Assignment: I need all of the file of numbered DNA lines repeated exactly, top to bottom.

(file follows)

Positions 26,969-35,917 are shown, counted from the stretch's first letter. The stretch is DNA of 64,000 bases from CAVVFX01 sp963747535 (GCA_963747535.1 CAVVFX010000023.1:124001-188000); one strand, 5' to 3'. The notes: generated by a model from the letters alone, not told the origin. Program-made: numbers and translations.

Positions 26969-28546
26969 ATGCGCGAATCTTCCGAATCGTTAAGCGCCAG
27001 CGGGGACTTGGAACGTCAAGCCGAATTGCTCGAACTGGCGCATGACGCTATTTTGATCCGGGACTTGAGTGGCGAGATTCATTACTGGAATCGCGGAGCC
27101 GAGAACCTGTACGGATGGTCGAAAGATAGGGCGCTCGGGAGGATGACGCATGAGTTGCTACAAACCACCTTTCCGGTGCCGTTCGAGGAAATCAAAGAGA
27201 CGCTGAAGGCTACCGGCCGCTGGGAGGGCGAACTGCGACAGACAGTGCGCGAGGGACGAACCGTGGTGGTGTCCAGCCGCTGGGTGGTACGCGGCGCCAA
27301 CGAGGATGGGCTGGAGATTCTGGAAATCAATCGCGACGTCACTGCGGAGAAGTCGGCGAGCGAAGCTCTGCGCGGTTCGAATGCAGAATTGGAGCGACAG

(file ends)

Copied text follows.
Positions 26,969-35,917 are shown, counted from the stretch's first letter. The stretch is DNA of 64,000 bases from CAVVFX01 sp963747535 (GCA_963747535.1 CAVVFX010000023.1:124001-188000); one strand, 5' to 3'. The notes: generated by a model from the letters alone, not told the origin. Program-made: numbers and translations.

Positions 26969-28546
26969 ATGCGCGAATCTTCCGAATCGTTAAGCGCCAG
27001 CGGGGACTTGGAACGTCAAGCCGAATTGCTCGAACTGGCGCATGACGCTATTTTGATCCGGGACTTGAGTGGCGAGATTCATTACTGGAATCGCGGAGCC
27101 GAGAACCTGTACGGATGGTCGAAAGATAGGGCGCTCGGGAGGATGACGCATGAGTTGCTACAAACCACCTTTCCGGTGCCGTTCGAGGAAATCAAAGAGA
27201 CGCTGAAGGCTACCGGCCGCTGGGAGGGCGAACTGCGACAGACAGTGCGCGAGGGACGAACCGTGGTGGTGTCCAGCCGCTGGGTGGTACGCGGCGCCAA
27301 CGAGGATGGGCTGGAGATTCTGGAAATCAATCGCGACGTCACTGCGGAGAAGTCGGCGAGCGAAGCTCTGCGCGGTTCGAATGCAGAATTGGAGCGACAG